D: Jimmy "Boy" Devlin
That's Our Boy
Jimmy "Boy" Devlin
He was known as "Boy," and although it's half a century since he entertained wrestling fans it's easy to understand how he came by the nickname. Now living a more sedentary life with his wife of more than fifty years, Valerie, Jimmy "Boy" Devlin remains as effervescent and irrepressible as ever. Flipping over the top rope might prove an obstacle these days, but Jimmy can still talk a good fight.
By refusing to work for Joint Promotions and their offers of television exposure Jimmy remained an unknown name to many wrestling fans of the 1960s and 1970s. Those armchair fans content with the sanitised wrestling shows they watched on television missed out on one of the most exciting and skilled wrestlers of the time.
Jimmy was born in the Haverton Hill area of Stockton on Tees. He attended St Bede's school but had little interest in the sports usually played, football and cricket. Wrestling was another matter and Jimmy was a spectator at the Corporation Hall in Stockton. It was here that he came across a man who was to become a huge influence in his life, Gentleman Jim Stockdale.
Stockton, Middlesbrough and the surrounding area was a hotbed of wrestling that produced not only the "Boy" but Les Prest, Shaun McNeill, Bill Stones, Dicky Swales, Jim Stockdale, Jim McCormack, Arthur Openshaw, Ray and Milton Clarke, and many others. Jimmy had no thoughts of taking up wrestling himself until the suggestion was made to him by a former boxer, Billy Russell.
One night in 1959 when he was a spectator at the Stockton Corporation Hall Jimmy introduced himself to Jim Stockdale, a legendary figure amongst the north eastern wrestling fraternity. By day Jim Stockdale was a plumber; by night he was transformed into Gentleman Jim Stockdale, entertaining wrestling fans both under his own name and that of the villainous masked man The Blue Angel.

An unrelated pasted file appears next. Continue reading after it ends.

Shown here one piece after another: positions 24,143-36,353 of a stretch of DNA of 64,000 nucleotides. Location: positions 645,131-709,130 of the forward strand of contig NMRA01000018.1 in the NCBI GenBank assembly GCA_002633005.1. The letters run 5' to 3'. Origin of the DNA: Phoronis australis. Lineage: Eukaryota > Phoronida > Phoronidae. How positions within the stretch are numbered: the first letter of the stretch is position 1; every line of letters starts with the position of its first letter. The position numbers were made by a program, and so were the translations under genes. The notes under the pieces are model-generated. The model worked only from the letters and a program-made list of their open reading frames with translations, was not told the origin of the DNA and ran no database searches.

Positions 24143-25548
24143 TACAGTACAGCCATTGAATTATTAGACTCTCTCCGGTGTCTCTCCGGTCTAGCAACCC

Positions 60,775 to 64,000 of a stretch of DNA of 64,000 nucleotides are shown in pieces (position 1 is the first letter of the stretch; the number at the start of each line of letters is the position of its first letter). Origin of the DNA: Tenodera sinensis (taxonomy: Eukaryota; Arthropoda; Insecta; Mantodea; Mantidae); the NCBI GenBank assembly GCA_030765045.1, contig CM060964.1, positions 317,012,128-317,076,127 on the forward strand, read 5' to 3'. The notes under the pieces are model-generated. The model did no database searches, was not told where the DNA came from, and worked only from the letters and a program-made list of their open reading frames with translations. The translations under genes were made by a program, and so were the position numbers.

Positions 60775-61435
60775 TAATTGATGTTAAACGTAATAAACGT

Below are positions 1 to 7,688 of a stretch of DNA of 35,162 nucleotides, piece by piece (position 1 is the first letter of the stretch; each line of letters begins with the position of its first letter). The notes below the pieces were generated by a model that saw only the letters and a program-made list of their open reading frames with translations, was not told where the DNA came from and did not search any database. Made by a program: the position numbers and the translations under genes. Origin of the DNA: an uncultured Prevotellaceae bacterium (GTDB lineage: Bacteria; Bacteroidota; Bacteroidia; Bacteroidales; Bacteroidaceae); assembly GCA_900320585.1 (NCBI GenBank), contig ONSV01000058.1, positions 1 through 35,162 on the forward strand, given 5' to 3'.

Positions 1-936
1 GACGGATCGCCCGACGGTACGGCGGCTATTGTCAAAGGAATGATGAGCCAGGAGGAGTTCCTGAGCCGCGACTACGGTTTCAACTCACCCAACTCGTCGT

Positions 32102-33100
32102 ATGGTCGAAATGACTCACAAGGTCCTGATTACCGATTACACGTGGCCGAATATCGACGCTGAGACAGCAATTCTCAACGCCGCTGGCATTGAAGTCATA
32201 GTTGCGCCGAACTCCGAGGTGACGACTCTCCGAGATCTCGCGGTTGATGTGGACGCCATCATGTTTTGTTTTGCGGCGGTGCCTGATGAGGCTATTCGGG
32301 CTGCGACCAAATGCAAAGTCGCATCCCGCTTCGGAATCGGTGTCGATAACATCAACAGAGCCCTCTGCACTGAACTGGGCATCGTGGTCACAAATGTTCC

Jim invited the youngster along to his gym at Stockton College, and that was Jimmy's inauguration into the world of wrestling. Jimmy immersed himself in training, two nights a week weight lifting and two nights a week wrestling. The training sessions soon moved to a new venue, the Apollo gymnasium which was situated at the old gas works in Stockton, now the Co Op undertakers. It was hard going at the Apollo, Jim Stockdale was a hard taskmaster who taught his trainees to wrestle on thin mats that covered the concrete floor.
Jim Stockdale had a reputation as a strong disciplinarian, and his rules had an immediate and long lasting impact on young Jimmy, with swearing, smoking and alcoholic drinking no longer allowed a place in his life. Although he now takes the occasional pint or two Jimmy still has no time for smoking or swearing. Something “the boys” have to be mindful of every Monday lunchtime when half a dozen ex wrestlers pop round to what they call "Val's Diner."
A couple of years later Jimmy made his professional debut in the village hall at Stillington, and was paid the princely sum of a half crown (12 1/2 pence), instructed by Stockdale that at least half must be handed over to his parents.